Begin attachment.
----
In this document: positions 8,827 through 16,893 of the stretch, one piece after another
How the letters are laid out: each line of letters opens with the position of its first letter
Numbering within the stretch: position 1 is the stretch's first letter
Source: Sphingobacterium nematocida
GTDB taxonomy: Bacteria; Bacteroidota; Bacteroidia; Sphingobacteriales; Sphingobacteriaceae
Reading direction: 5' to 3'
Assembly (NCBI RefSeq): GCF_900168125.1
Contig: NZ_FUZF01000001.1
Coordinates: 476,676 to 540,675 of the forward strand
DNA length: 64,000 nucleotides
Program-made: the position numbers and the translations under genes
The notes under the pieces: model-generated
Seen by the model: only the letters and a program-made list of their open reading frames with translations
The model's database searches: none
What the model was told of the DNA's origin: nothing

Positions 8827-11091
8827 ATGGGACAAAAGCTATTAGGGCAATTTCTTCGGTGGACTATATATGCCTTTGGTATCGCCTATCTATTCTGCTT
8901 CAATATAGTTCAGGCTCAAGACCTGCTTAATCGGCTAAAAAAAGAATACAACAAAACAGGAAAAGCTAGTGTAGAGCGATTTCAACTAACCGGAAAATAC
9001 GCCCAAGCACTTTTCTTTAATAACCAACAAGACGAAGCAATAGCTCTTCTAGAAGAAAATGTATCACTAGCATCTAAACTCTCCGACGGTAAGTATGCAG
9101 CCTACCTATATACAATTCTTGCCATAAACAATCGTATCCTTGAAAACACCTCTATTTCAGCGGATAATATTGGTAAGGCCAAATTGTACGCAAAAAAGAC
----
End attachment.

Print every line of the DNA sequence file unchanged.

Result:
In this document: positions 8,827 through 16,893 of the stretch, one piece after another
How the letters are laid out: each line of letters opens with the position of its first letter
Numbering within the stretch: position 1 is the stretch's first letter
Source: Sphingobacterium nematocida
GTDB taxonomy: Bacteria; Bacteroidota; Bacteroidia; Sphingobacteriales; Sphingobacteriaceae
Reading direction: 5' to 3'
Assembly (NCBI RefSeq): GCF_900168125.1
Contig: NZ_FUZF01000001.1
Coordinates: 476,676 to 540,675 of the forward strand
DNA length: 64,000 nucleotides
Program-made: the position numbers and the translations under genes
The notes under the pieces: model-generated
Seen by the model: only the letters and a program-made list of their open reading frames with translations
The model's database searches: none
What the model was told of the DNA's origin: nothing

Positions 8827-11091
8827 ATGGGACAAAAGCTATTAGGGCAATTTCTTCGGTGGACTATATATGCCTTTGGTATCGCCTATCTATTCTGCTT
8901 CAATATAGTTCAGGCTCAAGACCTGCTTAATCGGCTAAAAAAAGAATACAACAAAACAGGAAAAGCTAGTGTAGAGCGATTTCAACTAACCGGAAAATAC
9001 GCCCAAGCACTTTTCTTTAATAACCAACAAGACGAAGCAATAGCTCTTCTAGAAGAAAATGTATCACTAGCATCTAAACTCTCCGACGGTAAGTATGCAG
9101 CCTACCTATATACAATTCTTGCCATAAACAATCGTATCCTTGAAAACACCTCTATTTCAGCGGATAATATTGGTAAGGCCAAATTGTACGCAAAAAAGAC